That never would’ve happened if we didn’t evolve, grow as a company and get more of that enterprise thinking. I felt like the biggest value I brought to the table in those last 3 or 4 years when I was in Cleveland is I was the one person that was in the center of all of these businesses, the actual revenue areas of sponsorships, ticket sales and premium but then also the Hockey Team, the G League Team, the Arena Football Team, the NBA Team and the Arena. I was making sure that all of it was talking and we were maximizing the enterprise. I’m proud of the results that we were able to get coming out of that. It didn’t hurt that we won the NBA championship in 2016, as well as the Calder Cup that same season. Those are always nice.
It was a great nine days. Let me tell you. I was ready for that next opportunity on what I had learned in Cleveland and put that stamp on it for myself. The opportunity in Vegas has been all of that and more. I’m proud of the fact that we had an incredible first season that shocked the hockey world. It wasn’t what happened on the ice. It was what happened off the ice as well. We were the Sports Business Journal Team of the Year, which for me, is like winning the Stanley Cup as a business organization in this industry but there were a lot of people after that first season that thought we just got lucky and there were a lot of out-of-town visitors. It was a one-hit-wonder or more of a honeymoon.
I remember talking to our group like, “Great companies always grow and evolve. We’re going to grow and build every year, not only this first year.” I’m more proud of our numbers and metrics in years 2 and 3 than I am even that first year because I know that it wasn’t luck. It was about the processes, focus, effort, driving value and being able to go to market with an expectation that we weren’t going to allow our market size to determine our expectations. We want to be a top performer in every category and when we’ve been able to do that. We’ve been able to evolve. We’ve got two other facilities that we manage and operate. Not only booking ice time from a community perspective but these are real businesses for our retail and event side of what we do.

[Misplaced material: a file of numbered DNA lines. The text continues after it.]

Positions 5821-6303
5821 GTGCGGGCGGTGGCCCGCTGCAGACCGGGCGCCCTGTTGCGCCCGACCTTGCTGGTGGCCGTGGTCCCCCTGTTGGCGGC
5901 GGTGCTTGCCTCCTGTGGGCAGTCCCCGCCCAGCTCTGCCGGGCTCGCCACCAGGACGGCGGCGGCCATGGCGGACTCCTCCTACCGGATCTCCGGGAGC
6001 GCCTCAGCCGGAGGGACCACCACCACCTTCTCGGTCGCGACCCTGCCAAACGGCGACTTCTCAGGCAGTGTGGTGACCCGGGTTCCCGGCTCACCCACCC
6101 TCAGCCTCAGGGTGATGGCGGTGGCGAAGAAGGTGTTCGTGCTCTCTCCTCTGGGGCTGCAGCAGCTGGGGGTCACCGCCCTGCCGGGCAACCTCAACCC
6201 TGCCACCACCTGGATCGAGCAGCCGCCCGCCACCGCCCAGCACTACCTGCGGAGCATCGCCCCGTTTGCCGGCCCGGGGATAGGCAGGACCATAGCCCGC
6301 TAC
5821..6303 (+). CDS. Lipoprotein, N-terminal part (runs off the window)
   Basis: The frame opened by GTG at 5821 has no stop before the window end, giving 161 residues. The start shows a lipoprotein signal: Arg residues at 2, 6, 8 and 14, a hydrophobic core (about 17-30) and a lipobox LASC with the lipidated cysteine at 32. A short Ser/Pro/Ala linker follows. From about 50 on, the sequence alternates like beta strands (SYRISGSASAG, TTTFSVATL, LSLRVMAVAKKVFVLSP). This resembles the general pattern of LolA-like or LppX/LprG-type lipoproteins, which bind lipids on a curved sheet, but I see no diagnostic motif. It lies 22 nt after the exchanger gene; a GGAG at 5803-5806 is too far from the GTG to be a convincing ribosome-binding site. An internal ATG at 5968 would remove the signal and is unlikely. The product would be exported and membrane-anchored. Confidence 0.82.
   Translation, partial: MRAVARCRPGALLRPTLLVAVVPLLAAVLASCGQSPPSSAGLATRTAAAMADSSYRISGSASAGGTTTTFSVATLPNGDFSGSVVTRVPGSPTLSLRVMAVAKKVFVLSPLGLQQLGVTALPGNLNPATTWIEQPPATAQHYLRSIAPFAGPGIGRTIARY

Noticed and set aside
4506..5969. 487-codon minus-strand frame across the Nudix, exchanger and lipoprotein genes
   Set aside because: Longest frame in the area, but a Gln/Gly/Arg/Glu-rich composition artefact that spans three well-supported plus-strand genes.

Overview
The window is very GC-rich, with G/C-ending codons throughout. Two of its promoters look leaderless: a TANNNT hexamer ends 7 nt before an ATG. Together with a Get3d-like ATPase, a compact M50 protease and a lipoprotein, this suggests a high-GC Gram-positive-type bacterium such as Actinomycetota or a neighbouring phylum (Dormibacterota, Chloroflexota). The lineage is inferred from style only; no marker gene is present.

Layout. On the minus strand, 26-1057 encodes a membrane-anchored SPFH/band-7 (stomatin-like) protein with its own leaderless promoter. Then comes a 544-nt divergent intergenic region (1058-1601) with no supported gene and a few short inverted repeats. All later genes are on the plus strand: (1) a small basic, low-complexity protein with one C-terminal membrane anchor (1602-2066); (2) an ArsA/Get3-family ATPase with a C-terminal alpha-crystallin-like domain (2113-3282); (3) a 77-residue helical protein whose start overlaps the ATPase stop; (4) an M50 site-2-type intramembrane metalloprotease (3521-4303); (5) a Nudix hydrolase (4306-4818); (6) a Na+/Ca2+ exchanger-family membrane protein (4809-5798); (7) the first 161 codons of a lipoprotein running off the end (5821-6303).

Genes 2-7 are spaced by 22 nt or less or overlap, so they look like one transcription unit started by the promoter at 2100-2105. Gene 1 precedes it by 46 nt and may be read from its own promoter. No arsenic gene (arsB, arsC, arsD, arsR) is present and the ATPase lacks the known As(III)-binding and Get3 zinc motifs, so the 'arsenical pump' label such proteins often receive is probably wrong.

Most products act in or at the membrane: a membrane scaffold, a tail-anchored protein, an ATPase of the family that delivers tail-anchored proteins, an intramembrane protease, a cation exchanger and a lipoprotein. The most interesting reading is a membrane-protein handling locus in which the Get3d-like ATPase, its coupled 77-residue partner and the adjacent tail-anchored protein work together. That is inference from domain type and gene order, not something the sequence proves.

We acquired an American Hockey League Team, which we’re launching. I’m excited. No fans but we’re still launching anyway, which will be a great fit in the City of Henderson to what we do on the NHL side. It’s not only the hockey fit, which is obvious. It’s the business and brand fit in a community that is head over heels for the NHL and professional hockey. It’s gone incredibly well with the Silver Knights. We’re under construction. It’ll be complete amounting to $100,000 investment in partnership with the City of Henderson to build a new arena to house our Silver Knights. We want to hone Henderson as a market. It’s 350,000 people, lots of families and kids.
You can lose a deal over one word.
We want to hone kids, families and minor league hockey. We’re going to do it. Vegas has more arenas per capita than any community in the world. Yet, we decided to spend another $100,000 to build another arena because we know there’s a niche that’s still not being served. That’s what we’re excited about. We’ve got five companies under our umbrella in addition to our partnership at T-Mobile Arena with MGM and AEG. We’ve got a lot going on but every day is a new journey.
Kerry, before we bring this bird down for a landing, here are my speed questions. The first question is said you have a niece or nephew or thinking about your kids when they are younger, 6, 7 or 8 years old. You’re sitting on the edge of a dock, hanging out and they said, “Dad, or Uncle Kerry, what is success?” What do you tell?
I don’t know that they accept me as an individual to determine success. It’s up to others to measure and put things around that. I’m more interested in what we do to bring value to a community. What we’ve done for Las Vegas is amazing. This is a town that was known for its entertainment, live events, gaming and a lot of transplants. When I talk about success, I talk about pride.
We gave this community a soul. To have the number of people that have come up to me and say, “This was always a good place but there was always one thing missing,” it was the soul that the Golden Knights brought to this community that connected the community in a way it had never been connected before. I call it the Golden Thread but there was no community here. There were a lot of people that lived here that did what they do but we brought them together. If I was defining success, it would be that intrinsic value that we brought to this community and giving it a soul. I’m proud of that.
You still do a lot of big deals. There are deals that you’re working on that are coming down the lane. If you had to play a song in your head that is Kerry’s sales song, what is it?
It’s a little group called Metallica. It’s Enter Sandman. Another is Mariano Rivera. He’s probably a little more famous but whatever it’s on, it doesn’t matter where I am. It’s being turned up.
Besides my book, if you’re going to give a book to anybody, what book would you give to them that had an impact on you?